What does instruction in Recreation and Leisure include?

Instruction in recreation and leisure can include:

Play exploration

  • Presenting toys/games for sensory exploration and understanding
  • Observation of various play activities
  • Understanding options for leisure activities including, but not limited to:
    • Games: board games, card games, video games, puzzles
    • Physical fitness: sports, dance, yoga, running/walking
    • Outdoor activities: hiking, camping, gardening
    • Music activities: listening to music, playing an instrument, singing
    • Art: painting, drawing, sculpting, carving
    • Television and movies
    • Reading/writing

Play schemes and lessons learned through play

  • Make believe and imaginative play
  • Turn taking
  • Sharing
  • Winning/losing
  • Cooperation
  • Relaxation and enjoyment

Access to leisure activities

  • Understanding how toys are used and sports or games are played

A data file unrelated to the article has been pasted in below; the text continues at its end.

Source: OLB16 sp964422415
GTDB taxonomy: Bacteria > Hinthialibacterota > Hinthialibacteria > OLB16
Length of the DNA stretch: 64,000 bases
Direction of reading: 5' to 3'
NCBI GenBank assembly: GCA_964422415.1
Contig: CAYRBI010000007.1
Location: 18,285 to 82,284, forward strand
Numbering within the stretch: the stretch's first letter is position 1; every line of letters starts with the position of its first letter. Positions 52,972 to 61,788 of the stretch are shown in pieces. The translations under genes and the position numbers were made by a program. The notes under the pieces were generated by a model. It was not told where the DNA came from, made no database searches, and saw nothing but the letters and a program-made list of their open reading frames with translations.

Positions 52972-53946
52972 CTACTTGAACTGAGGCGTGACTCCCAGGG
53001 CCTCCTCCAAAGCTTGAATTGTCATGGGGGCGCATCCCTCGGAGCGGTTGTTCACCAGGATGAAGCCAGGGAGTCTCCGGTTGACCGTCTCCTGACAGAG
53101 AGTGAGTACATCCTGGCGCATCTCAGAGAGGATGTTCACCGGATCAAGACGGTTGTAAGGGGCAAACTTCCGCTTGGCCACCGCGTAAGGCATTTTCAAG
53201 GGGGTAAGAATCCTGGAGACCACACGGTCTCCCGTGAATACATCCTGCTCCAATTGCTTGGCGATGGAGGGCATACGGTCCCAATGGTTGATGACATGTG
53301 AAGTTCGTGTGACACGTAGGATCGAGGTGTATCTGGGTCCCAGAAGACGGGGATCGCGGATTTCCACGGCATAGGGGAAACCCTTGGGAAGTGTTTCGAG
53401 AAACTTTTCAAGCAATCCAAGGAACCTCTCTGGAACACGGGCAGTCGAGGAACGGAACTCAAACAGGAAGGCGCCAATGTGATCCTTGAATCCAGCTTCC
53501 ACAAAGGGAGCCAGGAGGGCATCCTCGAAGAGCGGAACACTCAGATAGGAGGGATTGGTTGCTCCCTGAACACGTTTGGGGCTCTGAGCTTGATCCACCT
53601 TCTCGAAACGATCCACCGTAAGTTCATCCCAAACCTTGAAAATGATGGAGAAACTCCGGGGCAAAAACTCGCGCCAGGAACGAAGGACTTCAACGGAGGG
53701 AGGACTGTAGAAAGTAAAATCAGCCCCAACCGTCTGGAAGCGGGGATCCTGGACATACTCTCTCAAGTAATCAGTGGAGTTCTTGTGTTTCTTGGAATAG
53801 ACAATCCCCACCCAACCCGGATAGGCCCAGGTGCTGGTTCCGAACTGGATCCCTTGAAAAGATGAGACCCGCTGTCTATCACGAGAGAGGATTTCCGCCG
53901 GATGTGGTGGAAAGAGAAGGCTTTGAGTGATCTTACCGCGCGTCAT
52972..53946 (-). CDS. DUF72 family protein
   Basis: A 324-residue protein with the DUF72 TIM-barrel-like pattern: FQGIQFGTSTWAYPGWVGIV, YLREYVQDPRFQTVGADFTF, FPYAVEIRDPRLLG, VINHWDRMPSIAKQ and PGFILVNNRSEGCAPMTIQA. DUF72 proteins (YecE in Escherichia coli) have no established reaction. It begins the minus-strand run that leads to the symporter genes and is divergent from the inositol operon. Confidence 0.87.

• Learning how to find recreation opportunities in the community
  • Strategies or modifications of recreational activities for accessibility, such as:
    • Games: accessible board games, braille or large print playing cards, accessible gaming apps for mobile devices or computers
    • Physical fitness: running with a guide and tether, beeping or jingling balls in sports games, goal ball or other sports designed specifically for the needs of the blind and visually impaired
    • Outdoor activities: strategies for hiking with a vision impairment, strategies for non-visual plant identification while gardening
    • Music activities: accessible music playing devices, braille sheet music
    • Art: using tactile art materials
    • Audio described television and film, large print remote control, accessible TV guide
    • Reading/writing: Braille, audio, or accessible ebooks

Recreation and Leisure and Transition